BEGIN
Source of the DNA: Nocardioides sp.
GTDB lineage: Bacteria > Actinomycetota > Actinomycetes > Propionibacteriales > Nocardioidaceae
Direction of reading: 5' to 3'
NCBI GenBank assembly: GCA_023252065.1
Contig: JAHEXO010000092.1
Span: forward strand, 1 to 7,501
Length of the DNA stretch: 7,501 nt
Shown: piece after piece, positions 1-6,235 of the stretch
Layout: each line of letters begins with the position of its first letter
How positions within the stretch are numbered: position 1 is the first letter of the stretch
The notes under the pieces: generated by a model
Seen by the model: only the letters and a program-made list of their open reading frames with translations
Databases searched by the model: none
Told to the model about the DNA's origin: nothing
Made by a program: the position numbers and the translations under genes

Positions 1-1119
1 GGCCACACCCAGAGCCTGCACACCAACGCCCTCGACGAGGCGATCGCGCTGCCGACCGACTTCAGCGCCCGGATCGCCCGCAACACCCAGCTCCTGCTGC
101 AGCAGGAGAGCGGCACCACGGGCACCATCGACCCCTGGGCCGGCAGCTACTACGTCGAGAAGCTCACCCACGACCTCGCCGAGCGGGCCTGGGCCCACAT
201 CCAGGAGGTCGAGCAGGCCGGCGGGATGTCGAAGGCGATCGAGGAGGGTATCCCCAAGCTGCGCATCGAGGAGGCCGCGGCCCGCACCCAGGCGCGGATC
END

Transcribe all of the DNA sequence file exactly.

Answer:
Source of the DNA: Nocardioides sp.
GTDB lineage: Bacteria > Actinomycetota > Actinomycetes > Propionibacteriales > Nocardioidaceae
Direction of reading: 5' to 3'
NCBI GenBank assembly: GCA_023252065.1
Contig: JAHEXO010000092.1
Span: forward strand, 1 to 7,501
Length of the DNA stretch: 7,501 nt
Shown: piece after piece, positions 1-6,235 of the stretch
Layout: each line of letters begins with the position of its first letter
How positions within the stretch are numbered: position 1 is the first letter of the stretch
The notes under the pieces: generated by a model
Seen by the model: only the letters and a program-made list of their open reading frames with translations
Databases searched by the model: none
Told to the model about the DNA's origin: nothing
Made by a program: the position numbers and the translations under genes

Positions 1-1119
1 GGCCACACCCAGAGCCTGCACACCAACGCCCTCGACGAGGCGATCGCGCTGCCGACCGACTTCAGCGCCCGGATCGCCCGCAACACCCAGCTCCTGCTGC
101 AGCAGGAGAGCGGCACCACGGGCACCATCGACCCCTGGGCCGGCAGCTACTACGTCGAGAAGCTCACCCACGACCTCGCCGAGCGGGCCTGGGCCCACAT
201 CCAGGAGGTCGAGCAGGCCGGCGGGATGTCGAAGGCGATCGAGGAGGGTATCCCCAAGCTGCGCATCGAGGAGGCCGCGGCCCGCACCCAGGCGCGGATC